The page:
God told Abraham that he would be the father of a great nation of people—he was. God told the Israelites that He would provide for them in the desert—He did. God told Joshua that the wall of Jericho would fall if the people marched around it for seven days—it did. God told Mary that she would have a baby boy—she did.
Jesus said He would die and rise again three days later—He did!
Honesty is important because it builds trust. Honesty is choosing to be truthful in whatever you say and do. What God says is true; He has shown us that time and time again. And that’s one of the reasons we know we can trust God.
But the same should be true in our own lives. If we want other people to trust us, we need to live honest lives. When we tell the truth and we follow through with our promises, other people learn to trust us. But when we cover up who we are, what we’ve done, or we constantly break our promises, then the people around us stop trusting us. They begin to wonder if, in the Moment of Truth, can you be trusted?
The monthly memory verse is: “An honest person has respect for the Lord,”Proverbs 14:2a, NIrV. Living a life of honesty shows that we respect God and the people we care about. We can find a way to be truthful and still careful of the feelings of those we care about.
In Week One’s Bible story, Jacob’s sons lie to him about what’s happened to Joseph(Genesis 37:17-36; 45:25-28). They broke their father’s heart by telling him Joseph had been attacked by animals. Our Bottom Line is: When you are not truthful, you can hurt the people you care about. Regardless of our reasons for lying, someone eventually gets hurt.
In our Week Two Bible story, we meet Gehazi, Elisha’s trusted servant (2 Kings 5, NIrV). When Gehazi lies about accepting gifts, he can no longer be trusted and suffers a great loss. Our Bottom Line is: When you are not truthful, you lose trust. Honesty is also about consistently speaking and living truthfully and acting on what we say.
In Week Three’s Bible story, Zacchaeus was a thief and considered a traitor to his people (Luke 19:1-10). When he decided to follow Jesus, Zacchaeus worked hard to earn his community’s trust. Our Bottom Line is: When you are truthful and make things right, you build trust. When we admit we have not been truthful, we can earn back other’s trust.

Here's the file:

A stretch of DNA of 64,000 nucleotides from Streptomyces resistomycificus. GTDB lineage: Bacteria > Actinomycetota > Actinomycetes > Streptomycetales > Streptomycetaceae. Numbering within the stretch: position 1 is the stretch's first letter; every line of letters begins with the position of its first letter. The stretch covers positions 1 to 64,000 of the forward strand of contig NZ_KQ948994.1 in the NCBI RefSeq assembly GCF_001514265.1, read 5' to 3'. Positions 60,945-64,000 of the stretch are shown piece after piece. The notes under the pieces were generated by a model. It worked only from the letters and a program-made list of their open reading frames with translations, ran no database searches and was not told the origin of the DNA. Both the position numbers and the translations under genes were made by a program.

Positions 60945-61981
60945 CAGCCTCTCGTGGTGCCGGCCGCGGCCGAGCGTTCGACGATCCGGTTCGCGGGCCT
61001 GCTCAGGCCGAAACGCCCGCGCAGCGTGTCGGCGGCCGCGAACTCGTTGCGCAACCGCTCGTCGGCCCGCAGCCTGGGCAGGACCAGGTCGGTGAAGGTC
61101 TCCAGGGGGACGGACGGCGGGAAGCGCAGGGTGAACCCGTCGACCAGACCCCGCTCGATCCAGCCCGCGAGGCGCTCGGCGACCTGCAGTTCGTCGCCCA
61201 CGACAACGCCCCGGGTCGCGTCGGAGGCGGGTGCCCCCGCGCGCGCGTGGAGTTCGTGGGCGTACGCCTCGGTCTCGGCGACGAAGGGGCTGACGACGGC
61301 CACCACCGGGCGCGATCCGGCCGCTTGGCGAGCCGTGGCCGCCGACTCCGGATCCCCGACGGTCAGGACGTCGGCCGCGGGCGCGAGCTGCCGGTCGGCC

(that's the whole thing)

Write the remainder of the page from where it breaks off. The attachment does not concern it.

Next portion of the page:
In Week Four, Judas betrays his Teacher and Friend for thirty pieces of silver (Matthew 26:14-16, 20-25, 45-50; 27:1-5). Judas spent every day with the Truth but still chose dishonesty. Our Bottom Line is: You can lie so much that it’s hard to remember what’s true. So often in our lives, one lie leads to another as we have to cover up the stories we told before.
Week Five is Easter! In this week’s Bible story, we’re examining some of the amazing things Jesus said and the most amazing thing He did (John 3:3, 16; 14:1-6, 28-29; John 18-20). Jesus made some incredible statements about Himself that even some of His followers had trouble believing. But our Bottom Line is: When Jesus came back from the dead, it proved that what He said was true. When we have doubts about God, we can remember He kept the biggest promise of all.
Living an honest life may sometimes be hard. It might mean admitting when we’ve done something wrong or made an embarrassing mistake. It might mean passing up a chance to sneak an extra turn and win the game while your friend isn’t looking. Or it may be as simple as following through on the things we have promised. Whatever the circumstances, this month look for ways to be honest so that others can trust you.
By Daniel Scott ©2013 The reThink Group. All rights reserved. http://www.ThinkOrange.com *Used by permission.